Modern screen heroes come in many guises, but whether a leading man is cast as a mathematician, a surgeon or a scientist, the likelihood is that, once the shirt comes off, he will be equipped with both a firm abdomen and bulbous biceps.
A new appetite for leading men who, whether or not they are playing professional athletes, appear to spend half the week in the gym is now concerning even established actors. Last week Outlander star Tom Brittney complained about the emphasis on achieving a “built” body before auditions. British drama schools are also tackling the pressure on students to conform to a muscular type.
“It is real and prevalent, and we are very aware,” said Vanessa Ewan, a senior lecturer in movement at Royal Central School of Speech and Drama.
Speaking to Radio Times, Brittney admitted some of his roles were now dependent on a strict gym regimen and diet. “It’s tough. And I would hope the industry pulls back from that,” the actor said. Last summer the comic Noel Fielding also confessed he got more work when he looked thinner. Hard luck on a host of Bake Off.
Such sentiments were echoed this weekend by a group of male acting students who fear, like Brittney, that appearing in peak condition is now part of their job.
“Of course there is a responsibility to look after ourselves as we train,” said Russell Scott-Dickson, 21, a Belfast-born student at Arts Educational Schools in London. “But there is a pressure to look that bit leaner, because it is going to help. And agents say to us that our image is the most important part of the package. We all deal with it differently, but it can obviously lead to problems like body dysmorphia or eating illnesses.”
The fad for “bulk and muscle” that trainee actors and tutors identify is the latest in a succession of key screen looks. In the 1950s, bare-chested stars such as Johnny Weissmuller of the Tarzan films, or Burt Lancaster in From Here to Eternity, were broad rather than toned. They were replaced in the 1960s by the clean-cut, preppy looks of Robert Redford and Paul Newman, while in Britain during the late 1980s what really counted was having the undernourished, rarefied outline of a Rupert Everett or a Julian Sands.
The new age of brawn has been ushered in by Aidan Turner’s Poldark, Idris Elba’s Luther and Richard Madden’s Bodyguard. Even the languid and cerebral Holmes in the BBC’s Sherlock, as played by Benedict Cumberbatch, annoyed some viewers with his unfeasibly developed upper arms.
“It is an odd phenomenon,” said Catherine Alexander, a course leader at Central. “We talk about it a lot.” Referring to the Game of Thrones actor, Alexander said she knew it as the Kit Harington effect and believed it actually limited performances.
“It is detrimental when people build up too much muscle because we convey emotion through our chests. An overly muscular chest is a barrier. The actor can’t make that connection, so we encourage our students to stop doing weights all the time,” she said.
Taylor Bradshaw, 20, a student from south London, welcomes the support he gets at ArtsEd, which offers a gym and a coach, but he understands the need to represent reality. “Hopefully we will play different kinds of people. Not all the parts out there are soldiers and bodyguards,” he said.
Beefing up for a role can be seen as just part of the essential artifice of performance, one of the tricks replicated down the ages, from theatrical masks to the soft-focus camera lens and contemporary special effects of Hollywood; but it is also a reflection of wider modern tastes.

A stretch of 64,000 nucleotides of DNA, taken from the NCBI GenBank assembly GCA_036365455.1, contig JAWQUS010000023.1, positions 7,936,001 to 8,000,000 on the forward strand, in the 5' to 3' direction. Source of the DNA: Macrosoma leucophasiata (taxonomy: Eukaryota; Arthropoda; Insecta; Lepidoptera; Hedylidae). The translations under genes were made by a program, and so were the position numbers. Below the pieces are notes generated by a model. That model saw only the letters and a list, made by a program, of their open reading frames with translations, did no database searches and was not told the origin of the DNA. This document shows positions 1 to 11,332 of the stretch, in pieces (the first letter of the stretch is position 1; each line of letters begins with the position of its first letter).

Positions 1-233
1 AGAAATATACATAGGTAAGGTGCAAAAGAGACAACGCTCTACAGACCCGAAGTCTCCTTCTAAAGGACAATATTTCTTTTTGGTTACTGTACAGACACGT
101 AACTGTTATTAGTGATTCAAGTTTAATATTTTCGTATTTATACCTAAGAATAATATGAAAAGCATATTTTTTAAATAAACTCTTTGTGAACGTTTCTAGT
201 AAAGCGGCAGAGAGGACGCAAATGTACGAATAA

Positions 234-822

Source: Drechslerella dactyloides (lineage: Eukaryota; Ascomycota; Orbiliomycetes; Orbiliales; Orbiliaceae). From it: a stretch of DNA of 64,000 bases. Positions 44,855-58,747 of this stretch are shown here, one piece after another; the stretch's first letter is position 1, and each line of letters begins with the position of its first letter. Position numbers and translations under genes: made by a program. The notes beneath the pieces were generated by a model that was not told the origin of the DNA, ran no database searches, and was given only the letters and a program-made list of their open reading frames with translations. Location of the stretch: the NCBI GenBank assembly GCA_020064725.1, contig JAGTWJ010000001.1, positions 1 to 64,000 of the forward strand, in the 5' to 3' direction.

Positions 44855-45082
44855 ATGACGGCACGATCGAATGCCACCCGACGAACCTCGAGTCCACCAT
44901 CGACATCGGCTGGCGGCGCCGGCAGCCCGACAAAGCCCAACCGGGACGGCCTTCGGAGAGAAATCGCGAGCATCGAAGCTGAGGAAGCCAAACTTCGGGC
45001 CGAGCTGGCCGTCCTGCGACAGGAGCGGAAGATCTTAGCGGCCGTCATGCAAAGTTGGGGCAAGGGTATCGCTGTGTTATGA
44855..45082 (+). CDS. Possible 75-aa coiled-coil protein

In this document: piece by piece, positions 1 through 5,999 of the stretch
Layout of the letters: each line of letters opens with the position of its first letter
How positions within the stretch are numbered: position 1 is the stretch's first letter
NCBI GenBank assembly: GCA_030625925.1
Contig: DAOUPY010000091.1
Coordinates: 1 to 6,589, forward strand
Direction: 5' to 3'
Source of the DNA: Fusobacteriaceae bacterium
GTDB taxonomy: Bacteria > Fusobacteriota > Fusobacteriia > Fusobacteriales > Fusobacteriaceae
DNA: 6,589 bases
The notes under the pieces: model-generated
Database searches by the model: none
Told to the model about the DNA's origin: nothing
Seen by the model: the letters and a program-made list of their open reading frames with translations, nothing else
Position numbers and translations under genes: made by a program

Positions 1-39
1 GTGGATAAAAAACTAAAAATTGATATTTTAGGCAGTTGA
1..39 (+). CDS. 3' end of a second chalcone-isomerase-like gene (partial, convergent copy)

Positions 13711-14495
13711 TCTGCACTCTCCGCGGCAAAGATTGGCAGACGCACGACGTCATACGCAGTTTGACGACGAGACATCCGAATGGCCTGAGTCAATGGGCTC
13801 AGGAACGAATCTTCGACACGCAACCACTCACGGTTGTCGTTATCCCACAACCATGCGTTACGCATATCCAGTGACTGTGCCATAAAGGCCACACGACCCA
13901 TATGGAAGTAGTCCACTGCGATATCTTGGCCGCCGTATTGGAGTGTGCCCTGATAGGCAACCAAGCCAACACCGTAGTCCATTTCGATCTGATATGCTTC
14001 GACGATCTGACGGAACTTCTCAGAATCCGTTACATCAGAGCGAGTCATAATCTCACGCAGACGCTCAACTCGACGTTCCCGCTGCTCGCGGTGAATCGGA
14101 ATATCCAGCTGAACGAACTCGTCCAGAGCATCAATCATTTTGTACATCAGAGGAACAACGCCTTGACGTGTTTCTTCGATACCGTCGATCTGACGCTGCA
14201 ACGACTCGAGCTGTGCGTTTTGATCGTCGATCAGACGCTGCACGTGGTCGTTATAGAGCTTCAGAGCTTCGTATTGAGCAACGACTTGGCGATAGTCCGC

“We live in self-obsessed and image-conscious times and nowhere more so than in the TV and film industry,” said Bradshaw.
Ewan, who runs a body/identity/image group at Central to help students, is worried about a blurring of lines between an actor’s personal image and the parts they hope to play. She also suspects the desire for bulk is about wanting control in a difficult marketplace. “The actor needs to discern the difference between a personal decision and a professional decision. The line is slim,” she said. “An actor faced with a free personal trainer in a first job sees that as a bonus and he may not recognise he is handing over more than he is gaining.”
Drama schools, Ewan argues, are there to give actors the tools to transform without the need to change body shape. Leo Woodall, 22, another student, agrees and hopes the entertainment industry can avoid reproducing identikit leading men. The drive to look like the four American blockbusting stars, Chris Evans, Chris Hemsworth, Chris Pine and Chris Pratt, does not encourage good mental health.
“While it is true people want to look at beautiful people, they also want to see real people with imperfections. I like to be in shape, but I would not want to get too big because it would restrict me,” he said.
Even a top-ranked star like Evans is not happy with the trend. He has complained, along with the actor Armie Hammer, that being seen as a muscular hunk in the Captain America role may send his career off into a dead end. The answer might be to let visual effects do the work. Certainly, producers of mass-market entertainment spend a big proportion of the budget on improving the look of the stars. Los Angeles is home to several profitable low-profile effects companies that specialise in digitally beautifying every shot with patented programmes such as Flame or Beauty Box. And in the cruel world of high-definition cinema, these efforts to remove stomach rolls and improve silhouettes are now as concentrated on the male actors as the female.
Ewan regularly points out to students at Central how much easier it is to put on muscle for a role, either with exercise, padded costumes, or with CGI, than it is to slim down. And she acknowledges that it is an issue female actors “have been dealing with for ever”. As Brittney remarked last week: “Maybe it’s the guys’ turn.”
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